You and your spouse can choose your divorce date. Some people think the day the judge signs your Judgment is the day your marriage terminates, but that’s not always true. Spouses have some control over that date.
A Judgment (sometimes known as a Divorce Decree) is an enforceable order that finalizes the terms of your divorce. In this Judgment, you can choose the date to end your marriage with some guidelines, including:
In California, you have to wait at least six months from the date divorce papers are served on a spouse to terminate the marriage. You and your spouse can pick a date that is after that six-month period.
You have to pick a date that allows the judge enough time to sign your Judgment before the date you select. Your attorney can help you choose a date that will allow enough time.
You don’t have to pick a date. If you decide it doesn’t matter what date the marriage is terminated, the Court will just fill in the date for you that is after the six-month period.
Here are some reasons why you might want to choose your own date:
- Health insurance. If you need to get health insurance, start your health insurance on the date you terminate the marriage. That way there’s no guessing: you’ll know exactly the date you need it.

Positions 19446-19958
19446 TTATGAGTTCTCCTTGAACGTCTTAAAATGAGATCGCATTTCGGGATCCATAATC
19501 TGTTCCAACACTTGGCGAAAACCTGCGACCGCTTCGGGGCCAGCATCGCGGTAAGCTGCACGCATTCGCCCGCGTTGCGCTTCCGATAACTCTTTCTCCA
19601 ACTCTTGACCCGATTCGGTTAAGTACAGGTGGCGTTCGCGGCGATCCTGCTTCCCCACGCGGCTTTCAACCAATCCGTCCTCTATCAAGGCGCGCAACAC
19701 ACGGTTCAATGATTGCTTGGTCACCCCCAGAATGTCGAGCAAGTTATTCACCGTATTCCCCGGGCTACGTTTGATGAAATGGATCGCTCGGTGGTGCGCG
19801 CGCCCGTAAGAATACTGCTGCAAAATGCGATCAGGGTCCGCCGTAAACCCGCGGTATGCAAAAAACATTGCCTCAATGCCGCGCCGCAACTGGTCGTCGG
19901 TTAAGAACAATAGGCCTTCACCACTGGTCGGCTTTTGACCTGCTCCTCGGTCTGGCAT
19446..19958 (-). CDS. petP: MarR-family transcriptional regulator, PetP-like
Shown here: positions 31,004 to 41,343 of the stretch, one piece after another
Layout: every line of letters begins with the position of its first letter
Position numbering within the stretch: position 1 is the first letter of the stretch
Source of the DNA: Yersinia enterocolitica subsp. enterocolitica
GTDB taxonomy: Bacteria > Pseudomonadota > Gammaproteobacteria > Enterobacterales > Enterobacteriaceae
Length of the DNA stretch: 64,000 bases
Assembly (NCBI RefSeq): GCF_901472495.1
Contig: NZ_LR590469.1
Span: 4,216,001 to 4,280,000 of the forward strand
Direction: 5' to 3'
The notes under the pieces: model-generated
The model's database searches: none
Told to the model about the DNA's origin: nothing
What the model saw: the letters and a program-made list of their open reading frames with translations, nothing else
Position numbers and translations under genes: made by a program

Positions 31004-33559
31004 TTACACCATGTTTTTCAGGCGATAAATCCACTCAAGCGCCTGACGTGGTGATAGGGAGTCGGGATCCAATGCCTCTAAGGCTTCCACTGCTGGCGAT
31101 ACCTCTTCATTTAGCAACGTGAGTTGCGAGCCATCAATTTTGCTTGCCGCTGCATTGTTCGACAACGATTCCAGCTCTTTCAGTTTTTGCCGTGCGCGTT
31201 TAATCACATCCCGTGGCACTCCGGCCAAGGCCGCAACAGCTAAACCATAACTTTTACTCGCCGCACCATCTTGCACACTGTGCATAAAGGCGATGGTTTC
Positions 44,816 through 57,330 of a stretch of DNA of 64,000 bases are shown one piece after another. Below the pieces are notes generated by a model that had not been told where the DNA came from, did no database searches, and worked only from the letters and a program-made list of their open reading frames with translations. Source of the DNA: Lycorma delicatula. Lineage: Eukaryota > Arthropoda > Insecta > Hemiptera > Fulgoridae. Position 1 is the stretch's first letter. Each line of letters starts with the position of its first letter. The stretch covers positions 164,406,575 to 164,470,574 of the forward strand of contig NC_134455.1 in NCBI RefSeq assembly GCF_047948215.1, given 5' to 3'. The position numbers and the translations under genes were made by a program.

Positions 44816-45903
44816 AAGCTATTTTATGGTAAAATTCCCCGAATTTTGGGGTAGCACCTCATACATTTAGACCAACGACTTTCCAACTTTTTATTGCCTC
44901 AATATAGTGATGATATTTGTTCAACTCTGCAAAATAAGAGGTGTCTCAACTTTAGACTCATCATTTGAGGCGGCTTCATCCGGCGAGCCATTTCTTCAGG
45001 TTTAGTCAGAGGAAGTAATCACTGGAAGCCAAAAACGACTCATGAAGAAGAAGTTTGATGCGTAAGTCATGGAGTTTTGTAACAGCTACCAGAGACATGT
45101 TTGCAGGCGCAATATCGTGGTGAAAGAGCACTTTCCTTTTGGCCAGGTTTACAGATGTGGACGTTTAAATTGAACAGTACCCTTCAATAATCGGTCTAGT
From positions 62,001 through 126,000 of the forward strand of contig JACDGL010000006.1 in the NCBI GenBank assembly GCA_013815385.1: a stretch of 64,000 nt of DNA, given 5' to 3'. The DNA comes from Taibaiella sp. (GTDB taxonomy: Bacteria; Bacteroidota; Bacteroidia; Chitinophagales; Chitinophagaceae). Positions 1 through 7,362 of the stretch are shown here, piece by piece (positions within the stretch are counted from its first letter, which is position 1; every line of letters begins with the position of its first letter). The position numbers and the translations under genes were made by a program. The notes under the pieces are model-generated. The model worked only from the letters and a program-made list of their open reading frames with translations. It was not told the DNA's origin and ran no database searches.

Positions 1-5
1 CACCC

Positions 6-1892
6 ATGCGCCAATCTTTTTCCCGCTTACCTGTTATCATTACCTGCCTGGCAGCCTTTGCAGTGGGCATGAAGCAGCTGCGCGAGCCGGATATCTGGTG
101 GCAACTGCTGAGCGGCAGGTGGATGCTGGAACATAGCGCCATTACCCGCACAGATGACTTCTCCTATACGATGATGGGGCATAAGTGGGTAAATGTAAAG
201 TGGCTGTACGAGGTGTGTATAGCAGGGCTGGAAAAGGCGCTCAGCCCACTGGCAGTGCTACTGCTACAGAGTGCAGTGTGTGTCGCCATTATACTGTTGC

- Undesirable date. If your marriage ended on your or your child’s birthday, for instance, you probably wouldn’t have chosen that date. So pick a date to stop that from happening.
- Tax purposes. Your marital filing status for tax purposes is determined on the last day of the year. If spouses wish to file as “married filing jointly”, they would pick a date at the beginning of the following year to terminate the marriage so they can file as married for the current year.
- Social Security benefits. The ten-year mark is significant for Social Security benefits. So if you’ve been married for nine years, choose a date after your tenth anniversary so you’re eligible for derivative Social Security benefits. This may not be beneficial to all spouses, but if it is, you should secure those benefits.
- Immigration process. Those in the immigration process should consider delaying the divorce until the process is complete.
You can even choose to decide later: you can submit a Judgment for a judge to sign, but leave the date open to terminate the marriage. For example, if your spouse is being treated by a specialist, you could stay married until the treatment is over so he/she doesn’t have to switch doctors. If you don’t know when the treatment will end, you can agree to decide on that date later.
Be aware there may be downsides to delaying a termination of marriage, such as liability for your spouse’s debts and accidents or lawsuits that may expose both spouses to liability. You will also be unable to remarry until your marriage is terminated.
Carol Severance is an Attorney at Divorce Options in San Diego, California. She helps couples in San Diego and surrounding areas avoid the risk associated with divorce court. She is an experienced divorce lawyer with a strong background helping clients resolve complicated divorces through communicating and listening to each other.